Guglielmo Ebreo da Pesaro (c. 1420 – c. 1484) was a Jewish Italian dancer and dancing master at some of the most influential courts in Renaissance Italy, including Naples, Urbino, Milan, and Ferrara. His byname Ebreo means simply ‘Hebrew.’ Not always used when referring to him, da Pesaro indicates that he was from the east-central town of Pesaro. Between October 1463 and May 1465, Guglielmo probably converted from Judaism to Roman Catholicism and took the name Giovanni Ambrosio.
He studied with Domenico da Piacenza (sometimes known as Domenico da Ferrara) in the 1440s, and is mentioned in Domenico's Liber ballorum (1460).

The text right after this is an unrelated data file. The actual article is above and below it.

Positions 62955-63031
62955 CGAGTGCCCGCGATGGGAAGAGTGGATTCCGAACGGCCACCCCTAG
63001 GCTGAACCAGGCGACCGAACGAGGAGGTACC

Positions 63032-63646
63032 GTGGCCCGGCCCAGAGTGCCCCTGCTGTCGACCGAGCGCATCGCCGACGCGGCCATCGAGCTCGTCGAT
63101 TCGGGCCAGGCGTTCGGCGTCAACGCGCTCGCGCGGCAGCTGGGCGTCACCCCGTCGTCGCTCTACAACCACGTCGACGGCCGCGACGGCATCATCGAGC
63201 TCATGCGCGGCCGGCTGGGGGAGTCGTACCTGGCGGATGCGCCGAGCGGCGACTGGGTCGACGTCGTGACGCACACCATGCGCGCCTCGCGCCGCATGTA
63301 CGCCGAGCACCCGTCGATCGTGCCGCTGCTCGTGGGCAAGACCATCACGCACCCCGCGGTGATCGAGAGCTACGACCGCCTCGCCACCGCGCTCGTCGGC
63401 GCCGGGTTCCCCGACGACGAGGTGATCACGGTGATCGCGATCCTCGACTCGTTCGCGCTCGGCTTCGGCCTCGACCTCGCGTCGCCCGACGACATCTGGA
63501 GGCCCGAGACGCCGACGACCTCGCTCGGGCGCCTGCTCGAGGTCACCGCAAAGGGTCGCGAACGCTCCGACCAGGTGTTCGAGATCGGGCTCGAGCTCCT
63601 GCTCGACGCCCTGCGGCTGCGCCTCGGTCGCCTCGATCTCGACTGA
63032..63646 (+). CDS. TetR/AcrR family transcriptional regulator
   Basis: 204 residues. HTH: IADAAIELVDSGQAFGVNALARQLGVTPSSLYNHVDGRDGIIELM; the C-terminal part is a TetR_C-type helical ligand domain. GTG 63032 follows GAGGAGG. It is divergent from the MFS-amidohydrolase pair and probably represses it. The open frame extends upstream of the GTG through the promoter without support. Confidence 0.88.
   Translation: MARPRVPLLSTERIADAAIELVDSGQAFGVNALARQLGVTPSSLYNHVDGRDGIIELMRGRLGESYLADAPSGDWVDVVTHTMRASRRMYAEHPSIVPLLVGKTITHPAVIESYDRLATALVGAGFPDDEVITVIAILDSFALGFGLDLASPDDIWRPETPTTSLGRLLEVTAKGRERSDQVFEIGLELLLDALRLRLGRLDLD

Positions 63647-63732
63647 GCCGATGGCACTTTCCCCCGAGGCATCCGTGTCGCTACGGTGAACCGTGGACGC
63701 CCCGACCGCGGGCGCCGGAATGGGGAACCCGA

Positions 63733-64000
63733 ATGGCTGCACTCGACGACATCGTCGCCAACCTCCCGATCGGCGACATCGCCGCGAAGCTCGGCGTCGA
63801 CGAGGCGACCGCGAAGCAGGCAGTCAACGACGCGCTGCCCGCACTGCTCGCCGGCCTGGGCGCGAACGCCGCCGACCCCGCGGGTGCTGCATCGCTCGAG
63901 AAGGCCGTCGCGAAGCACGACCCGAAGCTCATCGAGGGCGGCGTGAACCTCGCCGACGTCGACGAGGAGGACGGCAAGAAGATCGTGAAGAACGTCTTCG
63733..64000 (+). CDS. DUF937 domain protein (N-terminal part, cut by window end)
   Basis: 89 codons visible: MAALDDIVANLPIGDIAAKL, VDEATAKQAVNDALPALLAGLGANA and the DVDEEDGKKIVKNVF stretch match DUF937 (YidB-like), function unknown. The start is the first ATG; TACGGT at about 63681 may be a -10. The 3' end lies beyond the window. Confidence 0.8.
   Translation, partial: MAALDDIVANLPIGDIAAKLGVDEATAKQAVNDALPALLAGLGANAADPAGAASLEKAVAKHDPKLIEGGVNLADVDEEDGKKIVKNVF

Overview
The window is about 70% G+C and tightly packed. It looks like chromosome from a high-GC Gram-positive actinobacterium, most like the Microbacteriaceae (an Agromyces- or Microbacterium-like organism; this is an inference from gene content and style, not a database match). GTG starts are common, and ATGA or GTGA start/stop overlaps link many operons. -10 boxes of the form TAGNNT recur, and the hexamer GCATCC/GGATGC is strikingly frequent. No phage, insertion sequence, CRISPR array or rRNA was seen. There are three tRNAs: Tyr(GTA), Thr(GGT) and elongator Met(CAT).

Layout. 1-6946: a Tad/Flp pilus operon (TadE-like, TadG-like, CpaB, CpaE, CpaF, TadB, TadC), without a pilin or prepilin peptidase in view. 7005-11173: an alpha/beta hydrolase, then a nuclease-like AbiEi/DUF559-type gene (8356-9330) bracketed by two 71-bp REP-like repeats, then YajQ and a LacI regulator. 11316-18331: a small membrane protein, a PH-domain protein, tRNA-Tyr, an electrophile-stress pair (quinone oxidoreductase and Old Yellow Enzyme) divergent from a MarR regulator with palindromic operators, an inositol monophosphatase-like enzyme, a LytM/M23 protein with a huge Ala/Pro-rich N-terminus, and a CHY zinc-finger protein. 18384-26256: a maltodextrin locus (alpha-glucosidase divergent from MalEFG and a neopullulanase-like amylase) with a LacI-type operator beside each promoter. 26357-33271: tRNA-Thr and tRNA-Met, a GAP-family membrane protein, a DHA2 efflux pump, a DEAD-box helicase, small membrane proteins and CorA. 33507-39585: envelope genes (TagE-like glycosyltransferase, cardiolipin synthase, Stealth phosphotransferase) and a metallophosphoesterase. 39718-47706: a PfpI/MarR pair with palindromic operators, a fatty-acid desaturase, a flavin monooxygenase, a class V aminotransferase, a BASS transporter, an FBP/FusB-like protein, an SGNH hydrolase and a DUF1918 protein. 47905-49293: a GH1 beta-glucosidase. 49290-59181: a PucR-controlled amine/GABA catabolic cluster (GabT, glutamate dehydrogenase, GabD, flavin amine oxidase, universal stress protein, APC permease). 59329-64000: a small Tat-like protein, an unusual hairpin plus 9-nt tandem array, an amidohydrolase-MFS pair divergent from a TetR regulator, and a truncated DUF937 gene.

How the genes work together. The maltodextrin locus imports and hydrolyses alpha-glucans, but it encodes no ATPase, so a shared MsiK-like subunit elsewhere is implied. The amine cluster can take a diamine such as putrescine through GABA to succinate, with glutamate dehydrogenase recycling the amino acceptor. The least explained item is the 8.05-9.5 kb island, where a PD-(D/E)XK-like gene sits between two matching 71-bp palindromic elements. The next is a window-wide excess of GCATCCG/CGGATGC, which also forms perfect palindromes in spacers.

Around 1463, Guglielmo authored the treatise De pratica seu arte tripudii (On the Practice or Art of Dancing), sometimes cited as Trattato dell' arte del ballare (Treatise on the Art of Dancing). In it, Guglielmo defends dancing as a noble art, emphasizing the important role of music. He also describes qualities necessary for dancers, including posture, musicality, style, and memory, and provides first-hand accounts of massive court celebrations in which he played a role. The treatise contains choreographies and music for thirty-six dances by Guglielmo and his contemporaries.